Cousin Emmy

100 Greatest Men: #100. Eck Robertson

January 2, 2011 // 6 Comments

The entire story of recorded country music can be traced back to a fiddle player named Eck Robertson, “World’s Champion Fiddler.”

Robertson was the son of a Confederate soldier, born in Arkansas in 1887 and raised in Texas. His father made a living as a farmer and a preacher, but also taught his son how to play the fiddle. Robertson carried on the family tradition of playing fiddle, learning the instrument at the age of five years old. Once grown, he joined the traveling band of a medicine show.

Robertson married his wife Nettie, also a musician, in 1906. He became a piano tuner by trade, but Eck and Nettie would still perform in the Texas area, competing in fiddling contests and providing the musical accompaniment in silent movie theaters. It was in 1916, while playing at an Old Confederate Soldiers reunion, that he met Henry C. Gilliland, a veteran fiddler in his mid-seventies. The two became a powerful team, touring similar reunions across the south, with Robertson serving as lead fiddler and Gilliland playing second fiddle.

100 Greatest Women, #45: Cousin Emmy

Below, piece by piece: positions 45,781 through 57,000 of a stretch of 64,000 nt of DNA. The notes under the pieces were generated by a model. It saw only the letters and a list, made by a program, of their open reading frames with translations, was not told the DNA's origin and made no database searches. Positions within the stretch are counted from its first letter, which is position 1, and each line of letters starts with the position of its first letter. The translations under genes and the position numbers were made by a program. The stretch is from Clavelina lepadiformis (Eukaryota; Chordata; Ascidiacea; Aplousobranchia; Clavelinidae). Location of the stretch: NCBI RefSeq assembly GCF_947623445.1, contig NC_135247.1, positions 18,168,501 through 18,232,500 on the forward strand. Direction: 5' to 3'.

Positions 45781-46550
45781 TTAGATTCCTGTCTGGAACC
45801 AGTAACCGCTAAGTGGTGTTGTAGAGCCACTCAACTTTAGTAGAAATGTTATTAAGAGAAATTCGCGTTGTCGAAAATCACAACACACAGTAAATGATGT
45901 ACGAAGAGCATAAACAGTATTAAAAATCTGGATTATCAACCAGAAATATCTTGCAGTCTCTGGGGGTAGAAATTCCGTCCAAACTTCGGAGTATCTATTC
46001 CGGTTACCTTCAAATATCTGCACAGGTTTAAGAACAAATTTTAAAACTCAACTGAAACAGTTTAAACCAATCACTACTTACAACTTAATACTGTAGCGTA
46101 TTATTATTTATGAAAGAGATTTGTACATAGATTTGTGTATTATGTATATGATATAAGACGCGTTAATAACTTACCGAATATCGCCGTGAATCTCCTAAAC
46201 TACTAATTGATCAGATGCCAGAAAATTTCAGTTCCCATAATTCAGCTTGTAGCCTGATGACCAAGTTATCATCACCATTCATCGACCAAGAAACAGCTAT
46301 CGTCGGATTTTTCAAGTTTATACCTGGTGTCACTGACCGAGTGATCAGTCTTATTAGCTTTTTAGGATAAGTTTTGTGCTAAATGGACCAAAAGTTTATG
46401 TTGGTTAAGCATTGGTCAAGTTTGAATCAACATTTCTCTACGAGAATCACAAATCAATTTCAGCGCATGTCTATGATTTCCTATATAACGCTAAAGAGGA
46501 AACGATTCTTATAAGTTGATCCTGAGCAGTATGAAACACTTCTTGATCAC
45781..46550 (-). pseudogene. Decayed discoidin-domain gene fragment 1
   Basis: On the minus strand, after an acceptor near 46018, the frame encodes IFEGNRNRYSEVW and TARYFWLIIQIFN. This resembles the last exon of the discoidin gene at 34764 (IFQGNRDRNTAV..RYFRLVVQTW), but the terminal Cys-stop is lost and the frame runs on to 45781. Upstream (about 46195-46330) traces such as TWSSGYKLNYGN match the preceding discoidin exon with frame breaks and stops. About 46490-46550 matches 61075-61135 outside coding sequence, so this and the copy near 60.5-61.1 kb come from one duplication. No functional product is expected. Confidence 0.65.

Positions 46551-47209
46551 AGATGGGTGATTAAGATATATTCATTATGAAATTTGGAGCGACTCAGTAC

May 21, 2008 // 1 Comment

100 Greatest Women #45 Cousin Emmy Due to its continued existence and legendary roster, the Grand Ole Opry has long been the most well-known country radio show. But it wasn’t the only one, and each of the big shows had their own eclectic cast of stars. On the WWBA Jamboree show out of West Virginia, the biggest star was Cousin Emmy. She was a multifaceted performer who could play more than a dozen instruments, and she had a more outsized personality than any woman in country music history. With crimson-red lipstick and bright blonde hair tied up in ribbons, she had a look that could make Dolly Parton say “that’s a little too much.” But like Parton herself, her campy personality and aw-shucks humor masked a tremendously talented and fully independent business woman. For a woman who only went to school for two weeks, she was incredibly shrewd, capitalizing on Read More